Further examining Colton’s story reveals other problems, as well. For one, approximately 100 people die every minute worldwide. If we take a conservative estimate that 5% of those who die are born-again believers in Jesus Christ, then that would mean 5 Christians would be entering the Lord’s presence every minute – or one every twelve seconds on average. This raise the question of how he could sit on Jesus’ lap for an extended conversation – and nothing be mentioned about the growing crowd of people who would also be entering the Lord’s presence?

In this regard, some might argue that since Jesus is God, he could be multiple places at once. However, that is not a biblical answer because at the incarnation, the eternal Son of God took on human flesh and became a man – eternally. After the incarnation, Jesus is only ever seen at one place at one time – including after his resurrection and ascension. He was seen by the two disciples on the road to Emmaus and then he disappeared to be seen by others – as many as 500 at one time in one place (1 Cor 15). As Stephen was dying from being stoned (Acts 8) he saw Jesus at the right hand of the Father. Paul saw him on the road to Damascus (Acts 9). John saw him multiple times in Revelation – including a glimpse of his return on a WHITE horse (Rev 19). Jesus’ has a single, resurrected and glorified human body and experiences omnipresence through the Father and the Spirit – not directly because of the decision to take on human flesh.
As I frequently tell my students, sometimes the most spiritual thing you can do is to think logically. Of course spiritual things and matters of faith are far more than simple logic – but they aren’t less.

In one discussion in the comment section under an article about this issue, one person brought up the matter of Enoch, Elijah, Isaiah, Ezekiel, Paul and John to suggest that these stories of trips to heaven can be found in the Scriptures. However, there is a significant difference between what happened with them and what is claimed by Colton Burpo and others who had an NDE. The first major difference is that none of these people came back from the dead to relate their experiences, but were shown these things while they were alive, except for Enoch and Elijah, who didn’t die and never came back to tell us what happened or what they saw. And, In the case of Paul, he couldn’t even express what he saw and was harassed by “a messenger from Satan” to keep his pride in check. (2 Cor 11).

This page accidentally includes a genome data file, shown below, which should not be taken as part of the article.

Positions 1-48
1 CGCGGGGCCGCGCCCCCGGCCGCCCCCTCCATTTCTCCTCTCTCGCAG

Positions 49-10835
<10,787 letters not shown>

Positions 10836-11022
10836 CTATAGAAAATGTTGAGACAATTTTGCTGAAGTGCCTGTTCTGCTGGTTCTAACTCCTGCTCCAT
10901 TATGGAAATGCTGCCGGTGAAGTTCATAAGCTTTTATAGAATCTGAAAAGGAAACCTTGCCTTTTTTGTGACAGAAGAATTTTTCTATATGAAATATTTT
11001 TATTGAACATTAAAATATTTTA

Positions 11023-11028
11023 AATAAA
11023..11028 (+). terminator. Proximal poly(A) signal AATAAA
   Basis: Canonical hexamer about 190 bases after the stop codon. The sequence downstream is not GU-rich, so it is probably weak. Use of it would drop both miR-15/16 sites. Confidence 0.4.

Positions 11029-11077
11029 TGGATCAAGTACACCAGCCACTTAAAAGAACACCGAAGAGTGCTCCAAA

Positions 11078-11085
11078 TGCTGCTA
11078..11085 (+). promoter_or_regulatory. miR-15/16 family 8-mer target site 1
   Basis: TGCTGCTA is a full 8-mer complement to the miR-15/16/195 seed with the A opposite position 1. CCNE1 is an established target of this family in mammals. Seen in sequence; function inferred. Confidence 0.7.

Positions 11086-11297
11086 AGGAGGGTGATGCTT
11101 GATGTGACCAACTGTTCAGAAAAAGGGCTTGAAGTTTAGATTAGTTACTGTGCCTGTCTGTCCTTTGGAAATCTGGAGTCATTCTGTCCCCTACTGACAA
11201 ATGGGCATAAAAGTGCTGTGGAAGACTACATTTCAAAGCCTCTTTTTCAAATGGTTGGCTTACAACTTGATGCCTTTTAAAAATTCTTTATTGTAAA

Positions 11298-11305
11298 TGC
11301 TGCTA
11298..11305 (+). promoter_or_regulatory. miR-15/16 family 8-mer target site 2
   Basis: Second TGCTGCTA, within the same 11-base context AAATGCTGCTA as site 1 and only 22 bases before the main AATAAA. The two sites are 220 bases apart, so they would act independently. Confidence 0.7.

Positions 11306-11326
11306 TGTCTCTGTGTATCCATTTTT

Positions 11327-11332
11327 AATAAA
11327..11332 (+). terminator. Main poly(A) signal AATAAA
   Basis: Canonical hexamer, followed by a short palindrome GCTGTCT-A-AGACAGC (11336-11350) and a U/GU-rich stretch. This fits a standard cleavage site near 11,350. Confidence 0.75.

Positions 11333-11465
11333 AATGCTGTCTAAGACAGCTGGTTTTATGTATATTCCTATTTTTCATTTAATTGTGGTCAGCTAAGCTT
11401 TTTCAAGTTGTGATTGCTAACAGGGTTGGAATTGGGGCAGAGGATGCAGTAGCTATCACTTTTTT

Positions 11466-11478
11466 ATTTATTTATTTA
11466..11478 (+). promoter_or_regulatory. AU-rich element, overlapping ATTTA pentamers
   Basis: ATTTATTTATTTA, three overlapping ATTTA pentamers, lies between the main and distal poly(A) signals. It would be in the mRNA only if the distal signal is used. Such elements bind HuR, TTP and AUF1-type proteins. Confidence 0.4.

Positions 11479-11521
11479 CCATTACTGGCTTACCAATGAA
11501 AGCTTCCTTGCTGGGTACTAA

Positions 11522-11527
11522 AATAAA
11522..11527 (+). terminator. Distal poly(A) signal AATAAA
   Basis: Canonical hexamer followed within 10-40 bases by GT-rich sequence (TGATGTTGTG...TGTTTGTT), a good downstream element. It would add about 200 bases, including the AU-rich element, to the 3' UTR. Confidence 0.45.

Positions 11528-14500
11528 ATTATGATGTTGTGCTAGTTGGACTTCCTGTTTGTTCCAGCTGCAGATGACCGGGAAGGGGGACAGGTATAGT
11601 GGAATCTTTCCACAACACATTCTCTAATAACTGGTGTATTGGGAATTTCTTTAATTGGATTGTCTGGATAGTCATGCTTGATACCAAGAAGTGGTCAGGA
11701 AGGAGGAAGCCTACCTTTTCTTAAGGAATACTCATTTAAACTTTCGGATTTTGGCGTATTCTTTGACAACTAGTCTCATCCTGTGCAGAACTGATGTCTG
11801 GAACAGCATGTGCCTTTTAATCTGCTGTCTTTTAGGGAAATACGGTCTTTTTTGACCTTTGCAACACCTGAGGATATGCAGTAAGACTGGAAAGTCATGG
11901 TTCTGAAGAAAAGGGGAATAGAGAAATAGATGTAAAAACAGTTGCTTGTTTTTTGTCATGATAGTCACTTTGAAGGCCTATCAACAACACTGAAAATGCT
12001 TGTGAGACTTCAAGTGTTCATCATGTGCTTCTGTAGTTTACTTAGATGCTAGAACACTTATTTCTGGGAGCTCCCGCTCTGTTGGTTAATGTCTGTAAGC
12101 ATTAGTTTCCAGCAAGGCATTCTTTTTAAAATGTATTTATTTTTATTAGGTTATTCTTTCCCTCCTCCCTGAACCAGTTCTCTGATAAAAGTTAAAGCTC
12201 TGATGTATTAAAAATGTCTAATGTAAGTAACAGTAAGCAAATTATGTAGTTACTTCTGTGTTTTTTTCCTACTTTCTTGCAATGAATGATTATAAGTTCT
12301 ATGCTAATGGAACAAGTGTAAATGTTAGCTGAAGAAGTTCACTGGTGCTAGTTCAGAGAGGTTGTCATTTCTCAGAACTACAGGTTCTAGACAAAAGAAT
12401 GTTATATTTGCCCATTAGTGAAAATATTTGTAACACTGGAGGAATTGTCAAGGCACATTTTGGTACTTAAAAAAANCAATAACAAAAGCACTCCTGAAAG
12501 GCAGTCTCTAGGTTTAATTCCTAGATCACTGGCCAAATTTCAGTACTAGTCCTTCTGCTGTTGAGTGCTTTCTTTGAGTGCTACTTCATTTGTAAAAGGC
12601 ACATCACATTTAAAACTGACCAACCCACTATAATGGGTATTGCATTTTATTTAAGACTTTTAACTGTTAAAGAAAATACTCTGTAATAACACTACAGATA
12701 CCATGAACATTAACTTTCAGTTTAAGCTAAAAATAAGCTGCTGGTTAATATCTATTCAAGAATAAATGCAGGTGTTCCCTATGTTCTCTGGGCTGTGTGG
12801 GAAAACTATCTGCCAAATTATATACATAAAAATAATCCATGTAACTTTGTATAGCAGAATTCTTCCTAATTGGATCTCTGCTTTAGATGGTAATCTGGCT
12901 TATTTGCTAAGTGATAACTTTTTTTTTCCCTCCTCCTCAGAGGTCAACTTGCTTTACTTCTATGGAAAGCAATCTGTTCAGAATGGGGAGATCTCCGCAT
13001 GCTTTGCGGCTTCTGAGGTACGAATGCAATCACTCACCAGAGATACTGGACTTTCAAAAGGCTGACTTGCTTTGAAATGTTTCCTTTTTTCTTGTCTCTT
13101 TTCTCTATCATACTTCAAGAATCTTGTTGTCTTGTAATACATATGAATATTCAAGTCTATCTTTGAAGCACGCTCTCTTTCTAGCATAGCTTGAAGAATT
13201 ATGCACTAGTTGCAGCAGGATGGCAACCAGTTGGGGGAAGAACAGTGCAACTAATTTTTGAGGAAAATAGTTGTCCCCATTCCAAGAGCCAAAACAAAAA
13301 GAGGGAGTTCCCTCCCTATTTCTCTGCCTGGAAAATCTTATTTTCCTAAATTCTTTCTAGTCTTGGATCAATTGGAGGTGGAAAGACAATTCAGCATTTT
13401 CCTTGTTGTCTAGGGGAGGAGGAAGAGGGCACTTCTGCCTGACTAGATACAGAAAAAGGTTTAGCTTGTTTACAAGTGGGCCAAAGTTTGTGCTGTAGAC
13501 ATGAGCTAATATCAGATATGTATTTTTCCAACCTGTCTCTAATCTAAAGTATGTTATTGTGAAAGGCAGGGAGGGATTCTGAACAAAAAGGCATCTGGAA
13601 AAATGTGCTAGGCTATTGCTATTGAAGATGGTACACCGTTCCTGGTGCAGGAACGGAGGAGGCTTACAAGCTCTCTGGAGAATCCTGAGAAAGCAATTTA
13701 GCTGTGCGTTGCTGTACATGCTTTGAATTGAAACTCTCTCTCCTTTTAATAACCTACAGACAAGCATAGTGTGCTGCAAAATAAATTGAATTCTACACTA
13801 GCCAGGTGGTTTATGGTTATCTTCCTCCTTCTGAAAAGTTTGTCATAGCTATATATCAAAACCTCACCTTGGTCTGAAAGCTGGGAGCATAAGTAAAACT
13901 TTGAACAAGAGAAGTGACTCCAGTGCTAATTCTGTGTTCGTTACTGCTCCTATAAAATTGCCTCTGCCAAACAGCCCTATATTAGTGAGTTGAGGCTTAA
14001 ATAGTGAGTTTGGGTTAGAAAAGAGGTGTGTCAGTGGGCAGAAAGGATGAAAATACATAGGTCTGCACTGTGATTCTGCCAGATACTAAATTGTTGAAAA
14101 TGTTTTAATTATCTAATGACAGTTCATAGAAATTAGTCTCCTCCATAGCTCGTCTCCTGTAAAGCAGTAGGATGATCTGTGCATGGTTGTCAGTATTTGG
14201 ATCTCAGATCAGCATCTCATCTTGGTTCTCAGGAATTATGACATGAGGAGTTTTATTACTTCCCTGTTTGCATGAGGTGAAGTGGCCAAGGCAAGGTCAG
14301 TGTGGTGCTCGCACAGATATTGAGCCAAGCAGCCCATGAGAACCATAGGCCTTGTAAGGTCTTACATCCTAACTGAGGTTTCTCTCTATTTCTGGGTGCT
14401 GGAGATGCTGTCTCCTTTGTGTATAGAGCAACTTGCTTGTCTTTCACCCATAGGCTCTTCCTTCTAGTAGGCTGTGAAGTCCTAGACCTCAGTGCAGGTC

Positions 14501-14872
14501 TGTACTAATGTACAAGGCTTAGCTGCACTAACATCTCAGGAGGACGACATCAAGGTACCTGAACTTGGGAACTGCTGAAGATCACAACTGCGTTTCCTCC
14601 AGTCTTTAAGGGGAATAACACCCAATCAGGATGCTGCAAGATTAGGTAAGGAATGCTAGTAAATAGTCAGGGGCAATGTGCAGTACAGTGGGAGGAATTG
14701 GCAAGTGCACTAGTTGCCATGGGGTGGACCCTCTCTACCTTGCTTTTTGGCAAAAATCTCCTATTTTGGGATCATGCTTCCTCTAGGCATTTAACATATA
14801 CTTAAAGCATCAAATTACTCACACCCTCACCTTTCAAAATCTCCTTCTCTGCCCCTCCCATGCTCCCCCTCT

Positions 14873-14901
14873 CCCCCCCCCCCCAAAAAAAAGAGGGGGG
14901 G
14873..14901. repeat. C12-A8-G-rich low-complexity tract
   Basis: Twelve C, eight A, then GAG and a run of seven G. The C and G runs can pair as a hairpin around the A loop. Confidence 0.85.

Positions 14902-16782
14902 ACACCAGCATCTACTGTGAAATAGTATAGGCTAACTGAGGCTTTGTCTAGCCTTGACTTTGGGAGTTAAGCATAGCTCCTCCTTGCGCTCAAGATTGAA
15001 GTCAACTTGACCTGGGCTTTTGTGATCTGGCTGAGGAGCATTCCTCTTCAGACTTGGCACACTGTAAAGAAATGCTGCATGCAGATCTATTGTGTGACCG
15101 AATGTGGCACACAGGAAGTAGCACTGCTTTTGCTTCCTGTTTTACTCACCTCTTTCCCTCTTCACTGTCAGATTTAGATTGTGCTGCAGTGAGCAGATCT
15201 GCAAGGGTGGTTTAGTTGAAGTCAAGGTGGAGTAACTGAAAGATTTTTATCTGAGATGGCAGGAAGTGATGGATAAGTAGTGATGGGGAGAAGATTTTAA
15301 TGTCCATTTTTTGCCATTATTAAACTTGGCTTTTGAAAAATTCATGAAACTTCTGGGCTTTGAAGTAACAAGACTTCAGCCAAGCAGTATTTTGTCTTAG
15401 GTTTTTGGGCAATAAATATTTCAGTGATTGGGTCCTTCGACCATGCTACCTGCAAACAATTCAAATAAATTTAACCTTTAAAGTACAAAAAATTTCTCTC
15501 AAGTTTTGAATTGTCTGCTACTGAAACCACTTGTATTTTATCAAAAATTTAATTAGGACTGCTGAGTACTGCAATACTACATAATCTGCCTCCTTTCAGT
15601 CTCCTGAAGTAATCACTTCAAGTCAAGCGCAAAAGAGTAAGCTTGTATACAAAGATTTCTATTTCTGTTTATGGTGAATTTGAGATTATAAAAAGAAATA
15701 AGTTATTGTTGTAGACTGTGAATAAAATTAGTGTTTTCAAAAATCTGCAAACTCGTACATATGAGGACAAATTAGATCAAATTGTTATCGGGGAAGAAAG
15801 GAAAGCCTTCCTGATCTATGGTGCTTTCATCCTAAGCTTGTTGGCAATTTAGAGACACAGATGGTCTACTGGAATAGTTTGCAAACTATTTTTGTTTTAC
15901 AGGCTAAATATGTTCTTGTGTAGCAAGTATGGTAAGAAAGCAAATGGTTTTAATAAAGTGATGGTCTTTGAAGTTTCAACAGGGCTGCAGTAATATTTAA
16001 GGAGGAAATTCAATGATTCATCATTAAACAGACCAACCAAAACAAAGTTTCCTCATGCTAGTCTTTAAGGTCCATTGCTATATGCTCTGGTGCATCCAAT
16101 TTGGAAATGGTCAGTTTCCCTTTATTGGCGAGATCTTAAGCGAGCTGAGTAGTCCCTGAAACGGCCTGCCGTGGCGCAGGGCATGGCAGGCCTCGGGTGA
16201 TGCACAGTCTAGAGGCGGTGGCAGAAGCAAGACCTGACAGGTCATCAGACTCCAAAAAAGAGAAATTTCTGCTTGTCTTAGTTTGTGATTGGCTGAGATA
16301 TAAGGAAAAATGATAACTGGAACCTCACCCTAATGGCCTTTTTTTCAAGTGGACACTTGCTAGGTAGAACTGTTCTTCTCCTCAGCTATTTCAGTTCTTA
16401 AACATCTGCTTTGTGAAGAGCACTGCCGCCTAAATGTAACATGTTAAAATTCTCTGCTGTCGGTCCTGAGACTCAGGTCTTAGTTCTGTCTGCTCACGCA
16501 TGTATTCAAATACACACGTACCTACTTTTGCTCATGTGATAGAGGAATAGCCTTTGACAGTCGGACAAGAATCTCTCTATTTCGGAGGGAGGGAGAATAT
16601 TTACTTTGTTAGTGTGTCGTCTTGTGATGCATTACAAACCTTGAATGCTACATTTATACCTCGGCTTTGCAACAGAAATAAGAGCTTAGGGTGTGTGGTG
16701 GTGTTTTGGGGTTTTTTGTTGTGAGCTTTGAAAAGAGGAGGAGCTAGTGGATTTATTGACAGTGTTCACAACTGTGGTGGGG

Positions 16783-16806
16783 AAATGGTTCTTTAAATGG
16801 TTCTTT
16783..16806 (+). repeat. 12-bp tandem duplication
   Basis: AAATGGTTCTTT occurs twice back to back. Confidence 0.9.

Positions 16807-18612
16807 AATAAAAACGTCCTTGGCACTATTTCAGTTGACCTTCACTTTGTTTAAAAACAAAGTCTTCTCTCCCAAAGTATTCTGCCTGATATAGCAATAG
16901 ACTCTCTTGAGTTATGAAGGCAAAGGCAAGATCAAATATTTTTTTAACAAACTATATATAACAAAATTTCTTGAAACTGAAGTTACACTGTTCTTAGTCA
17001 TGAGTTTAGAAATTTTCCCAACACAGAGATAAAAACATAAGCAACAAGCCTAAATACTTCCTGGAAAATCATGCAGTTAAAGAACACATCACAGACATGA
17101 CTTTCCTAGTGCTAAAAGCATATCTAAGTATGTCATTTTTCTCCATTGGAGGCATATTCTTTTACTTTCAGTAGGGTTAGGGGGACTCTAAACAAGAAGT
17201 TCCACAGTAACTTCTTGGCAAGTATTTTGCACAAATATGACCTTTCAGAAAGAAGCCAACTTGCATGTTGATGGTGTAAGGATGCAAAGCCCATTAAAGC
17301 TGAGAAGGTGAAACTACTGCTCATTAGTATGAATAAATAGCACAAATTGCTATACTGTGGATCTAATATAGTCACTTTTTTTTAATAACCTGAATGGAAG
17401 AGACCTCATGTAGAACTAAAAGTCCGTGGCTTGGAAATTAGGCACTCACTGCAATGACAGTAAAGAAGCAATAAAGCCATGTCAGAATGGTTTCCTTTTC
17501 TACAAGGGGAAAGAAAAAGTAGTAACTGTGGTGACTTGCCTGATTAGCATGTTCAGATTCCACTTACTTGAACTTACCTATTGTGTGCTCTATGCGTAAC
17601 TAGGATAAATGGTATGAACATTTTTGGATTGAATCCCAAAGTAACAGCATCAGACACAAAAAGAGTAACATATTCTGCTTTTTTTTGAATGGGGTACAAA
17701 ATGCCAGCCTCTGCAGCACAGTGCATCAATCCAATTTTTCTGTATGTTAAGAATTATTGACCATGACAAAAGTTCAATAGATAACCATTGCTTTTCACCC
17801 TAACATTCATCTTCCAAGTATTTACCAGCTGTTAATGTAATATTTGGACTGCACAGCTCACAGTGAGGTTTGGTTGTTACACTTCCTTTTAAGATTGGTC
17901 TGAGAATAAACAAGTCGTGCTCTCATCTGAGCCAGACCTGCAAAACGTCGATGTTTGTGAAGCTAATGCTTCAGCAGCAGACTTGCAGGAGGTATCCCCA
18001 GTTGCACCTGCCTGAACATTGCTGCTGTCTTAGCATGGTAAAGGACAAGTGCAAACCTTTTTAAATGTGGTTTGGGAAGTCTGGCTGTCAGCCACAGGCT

Furthermore, for the few in Scripture who did actually die and were brought back to life, there is not a single account by any of them concerning what they experienced. If the Scriptures are sufficient to thoroughly equip believers, then this lack of any discussion of NDEs (or rather, “DEs”) is extremely significant.

Going back to the four common experiences of rising out of the body, going through a tunnel, seeing a bright light and feeling peace / love – it must be remembered that “we are all made of the same stuff.” In other words, at the threshold of death, the things that all of our bodies go through in those moments when life and death are balanced on a knife-edge – the release of chemicals in the brain, the bio-chemical process of bodily functions shutting down, the last fading firing of neurons in the brain, the rapid reduction in oxygen to the brain and vital organs, etc. would be virtually identical in every case – and so could produce nearly identical experiences of some kind. We know our brains are more than capable of producing experiences that seem very real such as when we have vivid dreams.

It is also important to note that there is a significant difference between being “clinically dead” and being “biblically dead.” To be clinically dead is to have no detectable physical vital signs. However, to be dead from a biblical perspective means that we are separated from our physical body–which is left behind as a believer enters the presence of the Lord, awaiting the resurrection of the body. Therefore, it is very possible for someone to be clinically dead, but without that person actually leaving their body when the bond between the spirit and body is broken. And in the case of Colton Burpo it is even stated in the book that there are no hospital records of him ever being clinically dead – which must happen either before or simultaneously with leaving the body. That being the case, Colton could not have “gone to heaven.”

This is not to say that I don’t believe that some may experience some glimpse of the spiritual realm while balanced on that knife-edge between life and death, but that is far different from someone claiming to have died and then returned from heaven to speak about their experience, which has no biblical precedent.

Nor is this to suggest that there aren’t great mysteries that transcend our ability to comprehend them – or that the normal Christian life is devoid of powerful spiritual experiences and the ongoing work of the indwelling Spirit. However, all experiences must be evaluated in light of the Scriptures’ clear teaching to establish their validity and to discern their meaning. Conversely, we cannot allow our experiences to be the final arbiter in interpreting Scripture.

Concerning The Boy Who Came Back from Heaven, there are probably revelations still to be made public and more twists and turns the story, because the family of Alex’s father, Kevin Malarkey, has come to his defense. Time will tell.

However, no matter how this particularly story ends (if it ever does), we must be extremely careful about the types of books we allow to influence our theology, whether they be “Christian” fiction, or supposed non-fiction accounts of someone’s claimed spiritual experience. We live in a sinful, fallen world that is under the influence of the god of this world who is the enemy of all that is true–and no one is exempt from the possibility of being deceived. When so many Christian publishers are now owned by major secular publishing empires (a fact of which most Christians are probably not aware), the bottom line can, unfortunately, be primarily financial.

Caveat emptor.

Entry filed under: Religious - Christian - Prophecy.